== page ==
Male Matters : Masculinity, Anxiety, and the Male Body on the Line
Calvin Thomas's Male Matters reveals the act and production of writing as a bodily, material process that transgresses the boundaries of gender Wise and quirky, sophisticated and coarse, serious and hilarious, this look at male identity and creativity and dislocation at the end of the twentieth century definitely will not assuage male anxiety!
- Paperback | 264 pages
- 152.4 x 226.1 x 20.3mm | 408.24g
- 01 Jan 1998
- University of Illinois Press
- Baltimore, United States
Back cover copy
The contemporary straight white male finds himself, if he finds himself at all, in dilemmas too numerous to mention. Torn between the just charges of feminism, made keenly aware of his heterosexism and his privilege, feeling psycho-analyzed and pilloried and scrutinized to a fare-thee-well, how should he handle his anxiety? According to Calvin Thomas, maybe he shouldn't. Maybe he should embrace his abjection - his cast-off, humiliated, and discounted status - as a way of renegotiating his identity and of interrupting the historical displacement of that status onto the feminine, or the marginalized other. This embrace of abjection, says Thomas, begins as a confrontation with the issue of the male body. The straight man, unfamiliar and unfriendly and uncomfortable with his body - the excretory, urinary, and seminal aspects of his body in particular - will find that Thomas's Male Matters explores the complicated relationships between masculinity and the male body, revealing the act and production of writing as a bodily, material process that transgresses the boundaries of gender. Male Matters is not only theory but theory out of and as literature and philosophy. This wise and quirky, sophisticated and coarse, serious and hilarious look at male identity and creativity and dislocation at the end of the twentieth century will not assuage male anxiety and may, in fact, produce more. But therein lies the way of the productive male, yielding to (rather than attempting to master) language as a bodily function.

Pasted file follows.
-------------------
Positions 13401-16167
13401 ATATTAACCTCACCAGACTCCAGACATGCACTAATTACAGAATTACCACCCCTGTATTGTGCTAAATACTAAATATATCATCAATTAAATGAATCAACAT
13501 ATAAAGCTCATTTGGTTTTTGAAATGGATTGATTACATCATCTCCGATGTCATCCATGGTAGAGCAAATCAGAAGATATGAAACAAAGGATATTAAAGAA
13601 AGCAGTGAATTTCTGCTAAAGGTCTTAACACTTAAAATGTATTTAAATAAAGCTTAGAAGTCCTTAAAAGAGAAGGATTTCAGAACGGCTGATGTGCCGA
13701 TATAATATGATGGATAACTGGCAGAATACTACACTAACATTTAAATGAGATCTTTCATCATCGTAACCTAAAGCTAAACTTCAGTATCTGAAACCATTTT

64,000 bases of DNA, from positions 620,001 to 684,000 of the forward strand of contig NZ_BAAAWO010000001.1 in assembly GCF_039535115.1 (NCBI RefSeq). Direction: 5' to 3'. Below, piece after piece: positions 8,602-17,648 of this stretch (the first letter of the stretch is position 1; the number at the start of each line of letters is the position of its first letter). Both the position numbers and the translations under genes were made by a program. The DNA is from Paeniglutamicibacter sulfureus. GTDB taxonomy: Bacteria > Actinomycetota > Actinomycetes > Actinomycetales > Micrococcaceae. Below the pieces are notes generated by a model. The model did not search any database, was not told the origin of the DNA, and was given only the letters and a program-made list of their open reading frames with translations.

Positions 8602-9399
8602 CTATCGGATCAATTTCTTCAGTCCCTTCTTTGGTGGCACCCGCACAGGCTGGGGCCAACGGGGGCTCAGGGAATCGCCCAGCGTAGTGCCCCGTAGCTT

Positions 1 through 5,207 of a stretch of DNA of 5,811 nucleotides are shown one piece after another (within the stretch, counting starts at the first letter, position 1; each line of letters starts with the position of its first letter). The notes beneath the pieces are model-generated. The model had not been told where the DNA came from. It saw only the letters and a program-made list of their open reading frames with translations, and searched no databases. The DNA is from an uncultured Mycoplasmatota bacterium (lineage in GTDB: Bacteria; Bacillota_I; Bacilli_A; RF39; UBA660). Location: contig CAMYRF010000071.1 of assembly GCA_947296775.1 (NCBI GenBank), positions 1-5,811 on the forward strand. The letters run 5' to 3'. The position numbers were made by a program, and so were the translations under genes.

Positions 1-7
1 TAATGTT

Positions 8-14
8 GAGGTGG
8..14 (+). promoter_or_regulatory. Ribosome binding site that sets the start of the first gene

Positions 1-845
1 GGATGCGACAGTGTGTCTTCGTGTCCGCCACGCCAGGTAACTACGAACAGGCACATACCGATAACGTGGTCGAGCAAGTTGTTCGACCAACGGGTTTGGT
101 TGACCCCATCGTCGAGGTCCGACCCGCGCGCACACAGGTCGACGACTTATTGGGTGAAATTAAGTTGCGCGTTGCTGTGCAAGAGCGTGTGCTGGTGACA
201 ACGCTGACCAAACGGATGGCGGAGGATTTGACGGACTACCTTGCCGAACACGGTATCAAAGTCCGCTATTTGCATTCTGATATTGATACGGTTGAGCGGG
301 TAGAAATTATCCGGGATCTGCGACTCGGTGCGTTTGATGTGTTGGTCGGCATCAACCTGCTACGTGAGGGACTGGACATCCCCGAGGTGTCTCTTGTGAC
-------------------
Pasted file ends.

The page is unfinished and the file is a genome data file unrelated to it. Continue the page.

"An excellent and important book... By mixing high and low, by speaking candidly about what we usually keep in the (water) closet, while simultaneously engaging the 'highest' philosophies of language and culture, Thomas calls the entire enterprise of criticism into question." -- Jeremy Earp, Journal of Gay, Lesbian, and Bisexual Identity